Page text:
Did you know?
That 1 out of 2 therapists is working with signs of burnout?
A research review published in the Journal of Clinical Psychology in 2018 evaluated 30 years of research on this topic, including 9,000 psychotherapists. More than half of the psychotherapists included in the study reported “moderate-high levels of stress and burnout” Simionato & Simpson, 2018).
That burnout arises from both organisational and personal risk factors?
There is still no worldwide consensus about the definition of burnout.
The history of the term:
Freudenberger (1974) coined the term “burnout” to conceptualize a type of stress associated with feelings of exhaustion, disconnection, and
self-doubt derived from emotionally involved work in helping professions.
Maslach (1982) has written the most well accepted three dimensions of burnout: emotional exhaustion, depersonalization, and reduced personal accomplishment. Burnout is associated with physical and emotional fatigue at work, negative feelings or attitudes toward clients and job tasks, and a reduced sense of accomplishment associated with work-related successes (Maslach, & Jackson, 1981).
There is a shortcut to find out if you are burnout
Although the work of Maslach has pioneered this field, there have been recent developments and innovations in the field. Jesus Montero-Marínand and colleagues have developed a more concise definition of burnout as measured by the “Burnout Clinical Subtype Questionnaire” (BCSQ-12) – comprising the subtypes of “frenetic” (involved, ambitious, overloaded), “underchallenged” (indifferent, bored, with lack of personal development) and “worn-out” (neglectful, unacknowledged, with little control). We are currently integrating the work of Montero-Marinand within our workshops and research projects.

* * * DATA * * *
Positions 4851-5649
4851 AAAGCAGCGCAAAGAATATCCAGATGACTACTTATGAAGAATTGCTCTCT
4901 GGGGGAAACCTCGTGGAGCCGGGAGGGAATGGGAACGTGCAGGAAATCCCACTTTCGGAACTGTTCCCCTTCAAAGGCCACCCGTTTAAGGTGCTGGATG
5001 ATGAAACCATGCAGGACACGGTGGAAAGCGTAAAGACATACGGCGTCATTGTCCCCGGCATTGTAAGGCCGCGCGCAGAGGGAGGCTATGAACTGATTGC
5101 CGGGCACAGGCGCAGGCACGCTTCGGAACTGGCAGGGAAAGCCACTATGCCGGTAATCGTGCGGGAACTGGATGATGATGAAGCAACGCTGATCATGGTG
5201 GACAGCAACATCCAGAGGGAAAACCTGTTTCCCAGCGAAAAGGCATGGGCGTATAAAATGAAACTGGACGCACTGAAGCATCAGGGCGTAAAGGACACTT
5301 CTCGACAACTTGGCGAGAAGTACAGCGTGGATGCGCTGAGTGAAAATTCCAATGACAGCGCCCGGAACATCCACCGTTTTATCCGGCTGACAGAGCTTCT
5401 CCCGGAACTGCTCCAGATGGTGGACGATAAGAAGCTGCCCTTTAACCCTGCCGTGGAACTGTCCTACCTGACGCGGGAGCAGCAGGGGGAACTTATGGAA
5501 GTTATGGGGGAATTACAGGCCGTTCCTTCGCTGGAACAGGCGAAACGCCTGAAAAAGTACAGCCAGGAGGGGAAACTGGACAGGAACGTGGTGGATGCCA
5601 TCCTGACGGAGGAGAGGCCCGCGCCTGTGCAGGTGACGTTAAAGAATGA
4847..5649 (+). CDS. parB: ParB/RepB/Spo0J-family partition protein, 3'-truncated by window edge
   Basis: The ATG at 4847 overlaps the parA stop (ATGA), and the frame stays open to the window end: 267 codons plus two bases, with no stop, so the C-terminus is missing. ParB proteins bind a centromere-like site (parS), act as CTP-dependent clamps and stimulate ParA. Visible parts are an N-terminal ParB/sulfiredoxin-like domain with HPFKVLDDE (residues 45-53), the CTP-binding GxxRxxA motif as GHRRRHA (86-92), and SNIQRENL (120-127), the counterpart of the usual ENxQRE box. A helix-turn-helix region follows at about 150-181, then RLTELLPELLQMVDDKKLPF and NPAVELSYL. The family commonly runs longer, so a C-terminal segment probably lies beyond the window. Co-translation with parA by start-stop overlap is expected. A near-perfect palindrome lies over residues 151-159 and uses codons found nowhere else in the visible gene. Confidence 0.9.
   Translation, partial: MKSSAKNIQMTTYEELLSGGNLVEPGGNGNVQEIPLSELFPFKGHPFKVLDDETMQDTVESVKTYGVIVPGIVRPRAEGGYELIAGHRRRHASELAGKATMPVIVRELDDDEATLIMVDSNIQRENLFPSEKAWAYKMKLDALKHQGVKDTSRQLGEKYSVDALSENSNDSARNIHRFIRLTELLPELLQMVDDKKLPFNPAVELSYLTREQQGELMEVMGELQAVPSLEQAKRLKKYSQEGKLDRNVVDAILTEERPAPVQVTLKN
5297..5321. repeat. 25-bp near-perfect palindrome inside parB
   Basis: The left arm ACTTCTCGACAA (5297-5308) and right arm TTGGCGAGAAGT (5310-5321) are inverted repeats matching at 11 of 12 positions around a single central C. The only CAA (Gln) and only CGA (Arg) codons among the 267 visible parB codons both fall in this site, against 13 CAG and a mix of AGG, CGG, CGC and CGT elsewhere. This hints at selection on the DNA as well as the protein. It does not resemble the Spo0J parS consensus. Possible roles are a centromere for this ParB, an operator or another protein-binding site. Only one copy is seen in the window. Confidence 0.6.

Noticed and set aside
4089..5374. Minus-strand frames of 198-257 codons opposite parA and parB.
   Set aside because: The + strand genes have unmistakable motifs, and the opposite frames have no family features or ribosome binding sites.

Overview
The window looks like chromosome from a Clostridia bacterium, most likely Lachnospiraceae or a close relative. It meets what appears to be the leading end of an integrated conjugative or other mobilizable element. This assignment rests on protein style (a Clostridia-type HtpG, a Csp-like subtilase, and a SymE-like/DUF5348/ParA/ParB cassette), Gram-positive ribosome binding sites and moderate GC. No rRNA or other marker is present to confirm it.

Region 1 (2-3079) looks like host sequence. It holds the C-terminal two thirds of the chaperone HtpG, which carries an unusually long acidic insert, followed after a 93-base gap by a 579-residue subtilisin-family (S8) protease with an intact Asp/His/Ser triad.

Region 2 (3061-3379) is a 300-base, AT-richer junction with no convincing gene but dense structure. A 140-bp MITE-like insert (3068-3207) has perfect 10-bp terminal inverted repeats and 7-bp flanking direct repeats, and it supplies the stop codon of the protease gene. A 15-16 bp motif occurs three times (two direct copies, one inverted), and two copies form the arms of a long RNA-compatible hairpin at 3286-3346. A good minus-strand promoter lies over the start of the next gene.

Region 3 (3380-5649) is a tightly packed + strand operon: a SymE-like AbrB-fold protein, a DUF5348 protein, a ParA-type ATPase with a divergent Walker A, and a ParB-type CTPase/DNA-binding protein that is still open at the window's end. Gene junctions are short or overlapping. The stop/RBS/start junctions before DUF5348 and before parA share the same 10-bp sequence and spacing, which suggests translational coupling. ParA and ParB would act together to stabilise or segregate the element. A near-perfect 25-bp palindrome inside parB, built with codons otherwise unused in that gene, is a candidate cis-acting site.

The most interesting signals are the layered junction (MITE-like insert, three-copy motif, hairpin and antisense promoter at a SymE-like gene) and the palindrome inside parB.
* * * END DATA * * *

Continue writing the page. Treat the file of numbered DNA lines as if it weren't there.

The more burnout the less emotionally present we are in the treatment room
From an occupational perspective, burnout is commonly associated with emotional detachment, reducing worker productivity, and resulting in poorer work performance. Psychotherapists who attempt to override their symptoms of burnout experience reduced capacity to provide empathy, support, and guidance within their therapeutic work, therefore compromising client progress and wellbeing
You need to sleep to be an attentive and emotionally present therapist
Sleep is necessary for being present for your clients. High levels of burnout undermine the ability of helping professionals to take care of themselves and their clients, Alongside sleep disturbances, a range of other physical complaints have also been linked to burnout, including memory impairments, back pain, headaches, flu-like symptoms and gastroenteritis. Burned out clinicians also tend to report higher psychological distress and are at higher risk of developing depressive disorders.
The ‘always on’ button can lead you off track
The universal ‘Always on’ and ‘Hustle’ work cultures equate our worth as psychotherapists with long work hours, and demonstrating outcomes – i.e. ‘fixing’ mental health issues through ever shrinking protocols and manual-based treatments. Our competence is increasingly tied to our capacity to reduce waiting lists and generate rapid solutions to mental health problems. The factors that attracted us to this profession can be forfeited under the weight of competitive targets, and pressure for demonstrable short-term outcomes. Opportunities for creativity, and emotional connectivity can be lost, as we become focused on proving our worth, and “managing the un-manageable”. All of these factors can place us at increased risk for burnout and stress.
Schemas are one of several personal factors that increase risk of burnout
Personal factors can also increase risk of burnout – including younger age, lower levels of experience, personality factors (neuroticism, excessive conscientiousness, overinvolvement/enmeshment in client problems; perfectionism and a tendency to strive to meet high self-expectations (Simionato & Simpson, 2018). Further, early maladaptive schemas have been shown to play a role in increasing vulnerability to burnout (Simpson et al., 2018).
It is helpful to emphasize realtime presence
Working online can present us with the challenge of looking at screens for hours on end, and being bombarded by multiple channels of communication, sometimes all at once. In the face of such digital challenges, we can learn ways of checking in with ourselves, by creating mini-pauses throughout our day, allowing us to connect and oscillate between our own self, and with others. (Carr, N.G. 2011) The Shallows: What the Internet Is Doing to Our Brains, New York, NY: W.W. Norton.